In ICE mode, a design-under-test (DUT) in mapped inside the Palladium box.
It uses a socket to reach your external target system where the rest of
your system (and where your test SW) is.  In targetless mode, your DUT
and your test environment are all included inside the Palladium emulator.
For instance, when the testbench is synthesizable or when your DUT is
crunching on embedded software that has no external dependencies.

Historically, Cadence's (and its predecessor Quickturn's) emulators were
mostly used in ICE mode.  This approach requires a speed adapter -- Cadence
calls them "speed-bridges" -- to accommodate your chip's fast clock rate
(usually hundreds of megahertz or even gigahertz) to the Palladium box's
slow clock rate (one/two megahertz or less).  The long history of Palladium
(CoBALT) has fostered the creation a large library of speed bridges.  This
is definitely a plus for Cadence.


This 1-to-2 Mhz speed is NOT achieved in acceleration mode, i.e., when your
DUT is driven by external software testbench running on the workstation.
This should not be surprising -- if your external testbench talks to your
DUT by way of a programming language interface (PLI) -- but it is a bit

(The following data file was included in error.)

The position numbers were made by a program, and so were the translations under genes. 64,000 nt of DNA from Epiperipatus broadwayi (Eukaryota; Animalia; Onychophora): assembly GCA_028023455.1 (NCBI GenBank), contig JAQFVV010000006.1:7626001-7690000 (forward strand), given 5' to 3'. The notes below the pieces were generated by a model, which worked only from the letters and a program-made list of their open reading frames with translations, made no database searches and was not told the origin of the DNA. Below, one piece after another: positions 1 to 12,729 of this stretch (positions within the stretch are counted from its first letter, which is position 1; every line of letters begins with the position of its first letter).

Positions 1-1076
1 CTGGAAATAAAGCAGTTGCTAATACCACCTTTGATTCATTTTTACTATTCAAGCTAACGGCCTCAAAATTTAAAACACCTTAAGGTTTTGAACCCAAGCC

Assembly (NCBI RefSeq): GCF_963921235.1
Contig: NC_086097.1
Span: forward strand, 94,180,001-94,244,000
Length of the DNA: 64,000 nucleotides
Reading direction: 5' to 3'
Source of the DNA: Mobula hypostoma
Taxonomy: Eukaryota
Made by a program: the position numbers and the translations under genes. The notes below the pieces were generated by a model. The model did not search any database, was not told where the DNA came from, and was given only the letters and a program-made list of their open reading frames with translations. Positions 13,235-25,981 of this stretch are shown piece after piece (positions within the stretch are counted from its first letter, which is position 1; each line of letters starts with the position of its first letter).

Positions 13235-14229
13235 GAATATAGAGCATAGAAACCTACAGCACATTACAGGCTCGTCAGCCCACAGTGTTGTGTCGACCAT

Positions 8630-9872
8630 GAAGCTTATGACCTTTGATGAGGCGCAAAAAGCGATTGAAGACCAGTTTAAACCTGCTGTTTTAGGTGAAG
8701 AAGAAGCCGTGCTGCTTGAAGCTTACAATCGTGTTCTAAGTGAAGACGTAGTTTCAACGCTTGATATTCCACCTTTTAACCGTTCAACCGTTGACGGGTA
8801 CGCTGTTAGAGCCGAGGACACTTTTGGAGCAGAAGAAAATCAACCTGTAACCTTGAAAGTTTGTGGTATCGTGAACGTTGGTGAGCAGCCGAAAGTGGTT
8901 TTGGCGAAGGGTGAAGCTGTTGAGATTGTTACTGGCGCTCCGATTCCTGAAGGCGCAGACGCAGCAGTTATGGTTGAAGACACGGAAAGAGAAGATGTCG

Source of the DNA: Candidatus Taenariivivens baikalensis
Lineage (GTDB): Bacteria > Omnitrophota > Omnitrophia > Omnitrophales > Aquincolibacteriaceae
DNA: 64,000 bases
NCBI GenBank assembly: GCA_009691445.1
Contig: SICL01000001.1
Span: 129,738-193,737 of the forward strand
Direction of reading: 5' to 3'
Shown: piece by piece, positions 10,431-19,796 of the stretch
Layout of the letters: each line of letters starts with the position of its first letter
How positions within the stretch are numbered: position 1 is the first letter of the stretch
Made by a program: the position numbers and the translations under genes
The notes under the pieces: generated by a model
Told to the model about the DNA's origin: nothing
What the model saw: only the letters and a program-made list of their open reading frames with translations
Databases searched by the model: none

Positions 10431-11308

surprising if your interface is based on Direct Programming Interface (DPI)
calls -- typical for transaction-based communication.

Different vendors call it Transaction-Based Acceleration (TBA or TBX) mode
or Transaction-Based Verification (TBV) mode.

Regardless of the name, this verification mode is the emerging trend in the
industry.  It does not require human manned supervision to plug/unplug speed
adapters when you switch from one design to the next.  As such, TBV is the
mandatory choice for remote access at large emulation datacenters accessible
24/7 from anywhere in the world.  Palladium-XP2 supports transaction-based
verification TBV, but it is rumored that its throughput is significantly
lower than that of Veloce 2 and ZeBu 3.  Consider that recurring in the
recent CDNS quarterly financial earnings calls that Cadence CEO Lip-Bu Tan